© Reuters. FILE PHOTO: Test tubes are seen in front of a displayed AstraZeneca logo in this illustration taken, May 21, 2021. REUTERS/Dado Ruvic/Illustration/File Photo
COPENHAGEN (Reuters) – Denmark’s government on Monday asked the country’s health authorities to reconsider a decision to exclude Johnson & Johnson (NYSE:)’s and AstraZeneca’s (L:) COVID-19 shots from its vaccination programme.
The move was prompted by a two-week delay in the Danish vaccination programme to September due to delivery of fewer Moderna (NASDAQ:) and CureVac vaccines than expected, Health Minister Magnus Heunicke said.
Denmark excluded the J&J and AstraZeneca vaccines over a potential link to a rare but serious form of blood clot.
“We are now further into the epidemic, and the vaccines from Johnson & Johnson and AstraZeneca have now been in use in Europe for some time, Heunicke said.
“There is a larger data base worldwide to assess the effect and side effects of the vaccines,” he said.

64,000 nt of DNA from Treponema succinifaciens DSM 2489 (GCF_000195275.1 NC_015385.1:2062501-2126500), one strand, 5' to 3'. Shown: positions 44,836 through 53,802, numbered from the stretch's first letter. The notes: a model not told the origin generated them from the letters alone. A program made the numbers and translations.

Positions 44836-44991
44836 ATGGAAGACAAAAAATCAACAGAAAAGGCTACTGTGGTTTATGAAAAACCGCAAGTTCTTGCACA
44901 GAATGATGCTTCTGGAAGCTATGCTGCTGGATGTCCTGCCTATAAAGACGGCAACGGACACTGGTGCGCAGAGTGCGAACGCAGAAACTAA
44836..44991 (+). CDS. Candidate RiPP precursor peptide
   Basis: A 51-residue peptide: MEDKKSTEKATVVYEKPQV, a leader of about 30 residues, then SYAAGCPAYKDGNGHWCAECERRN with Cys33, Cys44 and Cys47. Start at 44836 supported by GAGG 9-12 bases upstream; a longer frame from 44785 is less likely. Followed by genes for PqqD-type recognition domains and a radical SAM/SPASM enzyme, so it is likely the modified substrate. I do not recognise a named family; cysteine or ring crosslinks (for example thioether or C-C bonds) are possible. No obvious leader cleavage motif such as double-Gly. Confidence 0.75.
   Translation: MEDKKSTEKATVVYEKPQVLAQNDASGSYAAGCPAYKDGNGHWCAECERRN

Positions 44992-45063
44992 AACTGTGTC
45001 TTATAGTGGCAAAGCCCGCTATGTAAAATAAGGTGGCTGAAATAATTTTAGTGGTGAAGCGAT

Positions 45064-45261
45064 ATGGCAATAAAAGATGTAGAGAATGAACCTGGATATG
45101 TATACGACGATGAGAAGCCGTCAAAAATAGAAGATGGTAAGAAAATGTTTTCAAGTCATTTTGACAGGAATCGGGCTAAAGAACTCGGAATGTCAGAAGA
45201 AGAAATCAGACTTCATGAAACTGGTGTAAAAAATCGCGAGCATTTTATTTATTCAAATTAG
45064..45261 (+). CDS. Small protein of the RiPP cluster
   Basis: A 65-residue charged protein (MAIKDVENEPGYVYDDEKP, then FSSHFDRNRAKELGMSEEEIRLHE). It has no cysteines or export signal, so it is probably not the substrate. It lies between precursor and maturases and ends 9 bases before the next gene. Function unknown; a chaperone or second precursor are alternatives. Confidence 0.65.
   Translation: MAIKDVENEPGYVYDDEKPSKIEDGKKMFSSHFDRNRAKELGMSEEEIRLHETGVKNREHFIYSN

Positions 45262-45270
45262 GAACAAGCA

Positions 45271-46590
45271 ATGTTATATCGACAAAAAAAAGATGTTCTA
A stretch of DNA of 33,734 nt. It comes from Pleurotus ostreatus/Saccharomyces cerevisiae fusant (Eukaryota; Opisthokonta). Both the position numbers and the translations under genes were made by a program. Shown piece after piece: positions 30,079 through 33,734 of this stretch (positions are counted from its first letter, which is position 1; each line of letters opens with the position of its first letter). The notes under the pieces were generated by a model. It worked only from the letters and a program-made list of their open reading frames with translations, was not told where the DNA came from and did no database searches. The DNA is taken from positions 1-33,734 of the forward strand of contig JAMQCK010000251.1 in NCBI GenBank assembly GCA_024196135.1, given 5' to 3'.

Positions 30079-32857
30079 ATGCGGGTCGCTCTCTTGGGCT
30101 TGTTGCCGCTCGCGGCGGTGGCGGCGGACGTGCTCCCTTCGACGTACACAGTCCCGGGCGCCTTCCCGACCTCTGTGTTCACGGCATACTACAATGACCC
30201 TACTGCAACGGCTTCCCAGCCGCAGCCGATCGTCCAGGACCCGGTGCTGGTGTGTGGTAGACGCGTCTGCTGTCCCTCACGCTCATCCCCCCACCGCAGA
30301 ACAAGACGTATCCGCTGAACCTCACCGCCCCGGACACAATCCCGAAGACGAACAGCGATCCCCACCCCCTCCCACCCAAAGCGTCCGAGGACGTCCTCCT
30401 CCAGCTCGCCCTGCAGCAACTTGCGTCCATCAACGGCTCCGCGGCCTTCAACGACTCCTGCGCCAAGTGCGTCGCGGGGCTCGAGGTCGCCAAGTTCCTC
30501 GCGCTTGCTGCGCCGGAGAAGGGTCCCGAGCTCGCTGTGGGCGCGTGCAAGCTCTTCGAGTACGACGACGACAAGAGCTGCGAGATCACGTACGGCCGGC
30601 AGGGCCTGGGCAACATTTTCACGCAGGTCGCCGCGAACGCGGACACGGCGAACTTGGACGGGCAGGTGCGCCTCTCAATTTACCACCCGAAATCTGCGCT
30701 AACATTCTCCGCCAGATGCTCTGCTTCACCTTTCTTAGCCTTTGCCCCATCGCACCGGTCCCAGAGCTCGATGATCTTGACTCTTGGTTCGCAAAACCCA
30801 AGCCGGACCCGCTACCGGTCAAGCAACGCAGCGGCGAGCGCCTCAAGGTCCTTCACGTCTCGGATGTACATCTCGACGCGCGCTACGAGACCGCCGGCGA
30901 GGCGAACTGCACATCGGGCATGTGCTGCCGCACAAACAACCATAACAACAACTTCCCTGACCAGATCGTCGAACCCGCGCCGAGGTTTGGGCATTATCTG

The health authority found in early May that the benefits of using the COVID-19 vaccines did not outweigh the risk of causing the possible adverse effect in those who receive the vaccine.
Excluding the J&J vaccine, which accounts for around a third of Denmark’s total contracted supplies of COVID-19 shots, delayed the country’s vaccination calendar by up to four weeks, the health authority said.
Denmark had vaccinated 21% of its population as of Monday.
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